Posted by: Bruce Einhorn on October 9, 2006
For anybody wondering why China is already an economic power and Asia’s other giant, India, is struggling to catch up, consider four letters: SEZs. They stand for “Special Economic Zones,” industrial areas designed to attract outside investment by offering liberal foreign ownership policies and generous tax incentives. As the ongoing debate about them in India shows, they’re the latest example of how ideas that work just great in Communist China don’t quite translate so well in Democratic India.
China’s government first set up some SEZs in the late 1970s in southeastern China, with an eye on luring dollars back to the motherland from compatriots in Hong Kong, Macao and Taiwan. The SEZs were vital to the development of China’s export machine. The most successful was Shenzhen, which back then was a village on the border of Hong Kong’s New Territories and now is a booming city that’s home to high tech leaders like Huawei and ZTE. Xiamen, along the coast of Fujian province, is directly across from Taiwan and people there speak the same dialect as many native Taiwanese. Dell is a big investor in Xiamen, having just doubled the size of its PC assembly plant in the city. Not all of the original SEZs turned out so well: Shantou, about five hours by car from Hong Kong, is home to a university funded by Li Ka-shing (his hometown is nearby) but not much else. Zhuhai, across the border from Macao, won notoriety in the late 1990s for building a gigantic white elephant of an airport. While China’s SEZs are less important today, when cities nationwide are all vying for investment dollars, it’s hard to imagine China’s economic boom developing so quickly without them.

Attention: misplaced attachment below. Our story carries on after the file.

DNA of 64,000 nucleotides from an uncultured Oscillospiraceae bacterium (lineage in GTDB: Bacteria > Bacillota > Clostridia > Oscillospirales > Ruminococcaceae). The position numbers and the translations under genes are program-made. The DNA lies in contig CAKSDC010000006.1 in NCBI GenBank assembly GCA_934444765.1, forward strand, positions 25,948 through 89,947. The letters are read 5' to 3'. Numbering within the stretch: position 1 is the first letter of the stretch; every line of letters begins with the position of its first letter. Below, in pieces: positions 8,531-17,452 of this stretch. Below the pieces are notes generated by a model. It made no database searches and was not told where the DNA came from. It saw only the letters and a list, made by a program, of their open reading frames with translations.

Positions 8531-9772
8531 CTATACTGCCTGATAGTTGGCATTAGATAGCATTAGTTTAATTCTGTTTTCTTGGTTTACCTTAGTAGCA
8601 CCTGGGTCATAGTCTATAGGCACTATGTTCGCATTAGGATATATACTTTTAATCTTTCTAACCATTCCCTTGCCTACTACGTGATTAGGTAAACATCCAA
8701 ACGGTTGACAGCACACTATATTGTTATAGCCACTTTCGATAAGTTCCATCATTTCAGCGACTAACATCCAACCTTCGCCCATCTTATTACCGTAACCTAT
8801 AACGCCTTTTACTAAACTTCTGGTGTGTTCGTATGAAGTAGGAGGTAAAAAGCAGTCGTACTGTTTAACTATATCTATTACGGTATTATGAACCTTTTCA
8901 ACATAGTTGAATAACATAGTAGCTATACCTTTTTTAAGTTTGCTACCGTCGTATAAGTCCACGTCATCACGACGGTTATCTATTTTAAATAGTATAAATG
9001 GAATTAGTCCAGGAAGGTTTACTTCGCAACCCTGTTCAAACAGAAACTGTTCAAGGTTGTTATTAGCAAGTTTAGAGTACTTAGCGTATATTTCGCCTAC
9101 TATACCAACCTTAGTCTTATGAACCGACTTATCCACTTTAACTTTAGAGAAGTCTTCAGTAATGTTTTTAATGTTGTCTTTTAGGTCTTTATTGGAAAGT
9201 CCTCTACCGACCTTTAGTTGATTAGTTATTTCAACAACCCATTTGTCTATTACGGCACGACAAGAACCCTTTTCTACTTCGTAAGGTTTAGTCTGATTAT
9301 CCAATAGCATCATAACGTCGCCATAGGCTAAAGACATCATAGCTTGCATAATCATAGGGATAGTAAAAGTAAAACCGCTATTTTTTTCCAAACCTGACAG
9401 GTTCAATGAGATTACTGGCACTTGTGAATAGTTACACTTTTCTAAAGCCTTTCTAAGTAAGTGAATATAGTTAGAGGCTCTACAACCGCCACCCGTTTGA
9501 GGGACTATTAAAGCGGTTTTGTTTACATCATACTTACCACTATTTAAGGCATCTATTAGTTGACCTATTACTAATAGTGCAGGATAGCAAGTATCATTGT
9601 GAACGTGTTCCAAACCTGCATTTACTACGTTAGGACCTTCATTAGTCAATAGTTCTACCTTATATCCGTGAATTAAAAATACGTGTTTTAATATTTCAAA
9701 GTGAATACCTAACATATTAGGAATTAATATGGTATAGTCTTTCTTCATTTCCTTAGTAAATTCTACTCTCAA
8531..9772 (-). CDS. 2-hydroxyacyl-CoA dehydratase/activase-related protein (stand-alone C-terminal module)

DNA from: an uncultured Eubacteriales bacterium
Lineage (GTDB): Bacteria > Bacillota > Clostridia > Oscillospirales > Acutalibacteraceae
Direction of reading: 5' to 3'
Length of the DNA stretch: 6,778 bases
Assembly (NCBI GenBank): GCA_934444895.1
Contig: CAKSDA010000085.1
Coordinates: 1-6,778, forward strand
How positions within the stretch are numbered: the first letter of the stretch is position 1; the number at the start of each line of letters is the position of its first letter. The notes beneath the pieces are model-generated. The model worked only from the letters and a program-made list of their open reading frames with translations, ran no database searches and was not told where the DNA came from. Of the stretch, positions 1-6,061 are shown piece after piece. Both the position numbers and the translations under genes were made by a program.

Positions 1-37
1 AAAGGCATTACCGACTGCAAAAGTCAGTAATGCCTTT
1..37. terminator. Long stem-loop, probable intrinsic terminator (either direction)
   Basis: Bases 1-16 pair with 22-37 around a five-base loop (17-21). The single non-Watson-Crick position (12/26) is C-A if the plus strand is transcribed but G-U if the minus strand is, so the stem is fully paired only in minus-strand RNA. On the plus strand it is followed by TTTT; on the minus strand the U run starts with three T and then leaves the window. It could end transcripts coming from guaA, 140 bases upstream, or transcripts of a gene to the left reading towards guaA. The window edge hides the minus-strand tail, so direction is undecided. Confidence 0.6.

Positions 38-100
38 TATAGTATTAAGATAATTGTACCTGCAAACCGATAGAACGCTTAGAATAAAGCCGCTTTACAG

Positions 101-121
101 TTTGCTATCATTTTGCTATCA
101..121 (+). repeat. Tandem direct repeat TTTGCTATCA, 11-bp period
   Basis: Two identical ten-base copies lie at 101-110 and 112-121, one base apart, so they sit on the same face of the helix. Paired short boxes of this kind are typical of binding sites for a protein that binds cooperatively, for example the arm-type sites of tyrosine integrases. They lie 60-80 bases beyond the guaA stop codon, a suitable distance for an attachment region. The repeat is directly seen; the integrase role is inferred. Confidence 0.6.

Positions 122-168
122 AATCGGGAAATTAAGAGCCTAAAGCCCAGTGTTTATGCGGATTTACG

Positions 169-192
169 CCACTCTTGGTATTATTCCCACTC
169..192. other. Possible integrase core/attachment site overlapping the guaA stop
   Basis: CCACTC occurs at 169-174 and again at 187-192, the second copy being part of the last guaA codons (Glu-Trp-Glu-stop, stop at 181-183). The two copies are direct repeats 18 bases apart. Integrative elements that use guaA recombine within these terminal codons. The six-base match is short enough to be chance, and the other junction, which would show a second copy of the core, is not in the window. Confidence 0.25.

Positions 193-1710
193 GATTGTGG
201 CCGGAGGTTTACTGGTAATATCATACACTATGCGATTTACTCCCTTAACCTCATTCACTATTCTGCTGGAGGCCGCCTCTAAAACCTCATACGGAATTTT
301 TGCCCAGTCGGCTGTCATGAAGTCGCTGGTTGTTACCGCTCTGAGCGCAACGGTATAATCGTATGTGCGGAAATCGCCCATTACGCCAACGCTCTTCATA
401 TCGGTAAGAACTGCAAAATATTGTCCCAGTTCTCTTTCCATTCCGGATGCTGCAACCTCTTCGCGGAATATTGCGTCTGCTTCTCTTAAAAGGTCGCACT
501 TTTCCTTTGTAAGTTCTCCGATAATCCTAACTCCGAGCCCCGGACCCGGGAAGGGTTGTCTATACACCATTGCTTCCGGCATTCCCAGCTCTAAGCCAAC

Twenty five years later, India’s politicians have woken up and suddenly discovered the concept of SEZs. Parliament passed legislation for them last year. The Indians were late to the game. But not to worry. India would do better than China. China has five SEZs? India will have lots more! According to India’s Ministry of Commerce, there are now 8 SEZs. But that’s just the beginning. According to Bloomberg’s Andy Mukherjee, “As many as 267 zones have already been cleared ‘in principle’ by the government; out of these, 150 proposals have won final approval.” But there’s a down side to having so many SEZs: Critics are angry, saying that Indian peasants are getting robbed, losing their farmland to the industrial zones. Farmer activists have gone to the Supreme Court to stop things. Congress Party’s Sonia Gandhi has weighed in too. I don’t know nearly enough about the policy details to say who’s got the better case. As defenders of India often write to Asiatech to remind me, India, unlike China, isn’t a dictatorship. India’s leaders can’t just railroad through policies the way China’s communists do. But it does seem to be a shame that India, with a desperate need to generate more jobs for people from poor rural areas left out of the IT services boom, can’t figure out a way to get SEZs right.